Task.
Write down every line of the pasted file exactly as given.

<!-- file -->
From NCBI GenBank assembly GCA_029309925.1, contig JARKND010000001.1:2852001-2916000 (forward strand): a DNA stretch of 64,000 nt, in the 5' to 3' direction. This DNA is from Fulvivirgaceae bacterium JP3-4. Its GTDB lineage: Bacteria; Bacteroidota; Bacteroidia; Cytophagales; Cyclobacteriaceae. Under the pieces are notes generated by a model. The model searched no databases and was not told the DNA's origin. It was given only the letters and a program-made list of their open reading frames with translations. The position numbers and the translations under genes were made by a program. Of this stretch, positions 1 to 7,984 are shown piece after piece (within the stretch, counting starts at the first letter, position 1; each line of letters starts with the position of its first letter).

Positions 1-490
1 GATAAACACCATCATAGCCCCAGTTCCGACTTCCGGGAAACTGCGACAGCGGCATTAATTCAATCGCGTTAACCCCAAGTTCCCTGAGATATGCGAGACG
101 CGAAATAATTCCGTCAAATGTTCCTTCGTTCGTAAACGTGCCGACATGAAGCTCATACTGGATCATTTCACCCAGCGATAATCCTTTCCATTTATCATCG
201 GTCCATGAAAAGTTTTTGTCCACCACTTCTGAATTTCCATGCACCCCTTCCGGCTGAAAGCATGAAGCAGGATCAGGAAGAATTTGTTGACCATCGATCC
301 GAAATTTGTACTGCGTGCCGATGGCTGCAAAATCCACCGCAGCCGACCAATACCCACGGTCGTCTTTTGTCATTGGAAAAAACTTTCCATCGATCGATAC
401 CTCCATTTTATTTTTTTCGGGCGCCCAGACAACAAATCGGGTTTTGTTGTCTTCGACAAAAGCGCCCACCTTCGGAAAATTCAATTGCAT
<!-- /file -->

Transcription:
From NCBI GenBank assembly GCA_029309925.1, contig JARKND010000001.1:2852001-2916000 (forward strand): a DNA stretch of 64,000 nt, in the 5' to 3' direction. This DNA is from Fulvivirgaceae bacterium JP3-4. Its GTDB lineage: Bacteria; Bacteroidota; Bacteroidia; Cytophagales; Cyclobacteriaceae. Under the pieces are notes generated by a model. The model searched no databases and was not told the DNA's origin. It was given only the letters and a program-made list of their open reading frames with translations. The position numbers and the translations under genes were made by a program. Of this stretch, positions 1 to 7,984 are shown piece after piece (within the stretch, counting starts at the first letter, position 1; each line of letters starts with the position of its first letter).

Positions 1-490
1 GATAAACACCATCATAGCCCCAGTTCCGACTTCCGGGAAACTGCGACAGCGGCATTAATTCAATCGCGTTAACCCCAAGTTCCCTGAGATATGCGAGACG
101 CGAAATAATTCCGTCAAATGTTCCTTCGTTCGTAAACGTGCCGACATGAAGCTCATACTGGATCATTTCACCCAGCGATAATCCTTTCCATTTATCATCG
201 GTCCATGAAAAGTTTTTGTCCACCACTTCTGAATTTCCATGCACCCCTTCCGGCTGAAAGCATGAAGCAGGATCAGGAAGAATTTGTTGACCATCGATCC
301 GAAATTTGTACTGCGTGCCGATGGCTGCAAAATCCACCGCAGCCGACCAATACCCACGGTCGTCTTTTGTCATTGGAAAAAACTTTCCATCGATCGATAC
401 CTCCATTTTATTTTTTTCGGGCGCCCAGACAACAAATCGGGTTTTGTTGTCTTCGACAAAAGCGCCCACCTTCGGAAAATTCAATTGCAT